Upon my return there are skunks everywhere, Nutty Buddys, an opiate I know now in retrospect, opened and strewn everywhere.  They are all munching and wandering and, Dad stands still in the doorway of the camper, scowling.  He is a smart man and quickly figures it all out.  He gestures to me, in no uncertain terms, to “Shut up!” and waves me to the door of the camper.  He assures me he isn't mad, but he is, but he knows a crying boy will scare the skunks and that is the very, very last thing he wants.  We watch them, they're cute, dad softens, puts an arm on my shoulder and says, “I know, son, it's alright.”

I was nine.

Every park or camp seems to have them, bears some places, skunks, possums, even at a State Park in Kentucky, feral cats.  I remember wondering what they had here as Nick and Zack helped me pop up the, uh, popup.  Over night Marci hears a rustling and a I go out to see what it is.  She checks again later.  I'd left out the cooler but it has a good strong latch, the food box and trash bag are under the cover of the truck.  Nothing.  I had checked the latch and it was closed.   Later, after breakfast which had only necessitated the milk from the cooler, I walked back toward the firepit and there, ripped open and scattered all around the opening, were the remnants – the very empty remnants – of the bag of lunchmeats.  Salami, pepperoni, turkey, ham, even the sharp cheddar gone and, off down the ravine a bit, toward the lost Temple, a lone, fat, pleased raccoon was watching me.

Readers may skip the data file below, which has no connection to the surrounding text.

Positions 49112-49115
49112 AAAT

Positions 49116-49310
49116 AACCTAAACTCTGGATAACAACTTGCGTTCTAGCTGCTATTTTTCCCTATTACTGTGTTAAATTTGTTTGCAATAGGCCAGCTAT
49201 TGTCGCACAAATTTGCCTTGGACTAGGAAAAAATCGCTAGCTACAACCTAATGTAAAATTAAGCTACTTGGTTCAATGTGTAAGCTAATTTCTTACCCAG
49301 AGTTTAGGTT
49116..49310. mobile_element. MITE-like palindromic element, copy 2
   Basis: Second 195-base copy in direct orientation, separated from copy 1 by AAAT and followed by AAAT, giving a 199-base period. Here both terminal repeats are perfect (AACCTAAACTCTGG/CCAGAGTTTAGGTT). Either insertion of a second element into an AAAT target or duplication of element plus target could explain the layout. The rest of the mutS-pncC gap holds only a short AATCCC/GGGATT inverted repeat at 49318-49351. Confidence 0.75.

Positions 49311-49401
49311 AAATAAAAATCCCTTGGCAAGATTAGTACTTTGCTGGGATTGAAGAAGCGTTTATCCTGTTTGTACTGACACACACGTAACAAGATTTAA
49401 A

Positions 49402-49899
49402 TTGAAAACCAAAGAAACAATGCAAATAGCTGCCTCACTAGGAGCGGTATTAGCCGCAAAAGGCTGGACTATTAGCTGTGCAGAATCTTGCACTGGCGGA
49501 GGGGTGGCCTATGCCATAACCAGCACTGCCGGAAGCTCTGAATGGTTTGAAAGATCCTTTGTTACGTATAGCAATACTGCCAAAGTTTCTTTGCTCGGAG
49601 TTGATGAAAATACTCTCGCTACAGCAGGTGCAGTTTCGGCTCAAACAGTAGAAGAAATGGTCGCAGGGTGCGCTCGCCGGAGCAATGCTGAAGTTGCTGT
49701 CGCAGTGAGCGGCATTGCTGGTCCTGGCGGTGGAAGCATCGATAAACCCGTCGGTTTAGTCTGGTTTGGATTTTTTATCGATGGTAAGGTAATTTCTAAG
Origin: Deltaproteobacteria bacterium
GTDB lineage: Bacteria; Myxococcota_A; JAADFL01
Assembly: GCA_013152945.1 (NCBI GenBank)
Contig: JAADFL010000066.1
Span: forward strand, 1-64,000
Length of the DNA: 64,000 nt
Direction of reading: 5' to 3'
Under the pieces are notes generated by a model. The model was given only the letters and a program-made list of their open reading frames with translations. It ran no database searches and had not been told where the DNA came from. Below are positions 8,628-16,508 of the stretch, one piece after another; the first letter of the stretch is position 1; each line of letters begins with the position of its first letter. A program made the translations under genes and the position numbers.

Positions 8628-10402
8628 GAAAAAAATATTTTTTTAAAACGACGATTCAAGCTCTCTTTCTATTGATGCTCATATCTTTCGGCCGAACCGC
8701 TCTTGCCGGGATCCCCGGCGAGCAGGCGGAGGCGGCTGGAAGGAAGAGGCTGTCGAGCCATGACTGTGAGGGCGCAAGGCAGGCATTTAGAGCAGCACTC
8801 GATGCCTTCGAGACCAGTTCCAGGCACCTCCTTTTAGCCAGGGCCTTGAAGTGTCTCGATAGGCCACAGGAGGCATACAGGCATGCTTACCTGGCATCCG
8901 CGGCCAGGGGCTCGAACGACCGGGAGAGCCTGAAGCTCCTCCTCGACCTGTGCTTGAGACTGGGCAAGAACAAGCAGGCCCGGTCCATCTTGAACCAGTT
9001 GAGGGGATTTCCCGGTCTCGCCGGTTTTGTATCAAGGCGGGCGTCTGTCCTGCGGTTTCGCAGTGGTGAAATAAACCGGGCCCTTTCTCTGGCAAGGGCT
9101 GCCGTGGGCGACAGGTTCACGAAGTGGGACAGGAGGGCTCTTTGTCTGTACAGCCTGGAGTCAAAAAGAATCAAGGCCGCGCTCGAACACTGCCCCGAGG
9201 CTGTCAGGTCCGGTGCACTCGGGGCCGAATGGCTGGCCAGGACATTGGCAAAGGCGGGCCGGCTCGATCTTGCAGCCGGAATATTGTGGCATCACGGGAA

I don't really remember getting in trouble, or the hard time my brothers probably gave about the Nutty Buddys, but I do remember, with a tear in my eyes, watching those cute little cat-like skunks, snacking peanut butter bars, under the stars, my Dad's warm palm resting forgivingly on my thin, chilled shoulders.


At that same campground, earlier that same summer, I am watching some older boys riding their bikes past some older girls.  They are standing on the seats of their bikes and riding “with no hands” and I think it is the coolest thing ever.  I begin to try it but, really, I can't seem to screw up the courage to get it right, managing only to sort of put one foot on my seat or lifting my hands away from the handlebars just briefly before grabbing on to them again.  I know I'll be able to someday, one day, but not this summer.

I was nine.

I let the boys go wherever they wanted in the park when we went recently.  A freedom I'd never really given them before, but, the camp was not busy and the roads were flat and, honestly, campers are some of the most friendly people I have ever met so I wasn't much worried.  I looked up and saw Zack coasting by doing this:

“Whoo-hooo, go Zack, nice job,” Nick was screaming and so was I...


I am with my childhood pal, Joe.  We are perhaps twenty feet up, at the top of the Saturn tree rocket about to be launched into space, the moon is waiting.  The next day we are waging war against an undetermined foe, only determined to keep our tree fort safe, our kingdom safe and sovereign.  The next day we are flying a bomber, unloading a fusillade of bombs destined to win the war as we fly through flak and the rat-a-tat-tat of machine gun fire.

The tree is everything we could imagine and we are anything we could imagine, Joe and I.  We are race car drivers and astronauts, we are warriors and prisoners, we are cowboys and Indians, we are sergeants and generals, we are princes and kings.

I was nine.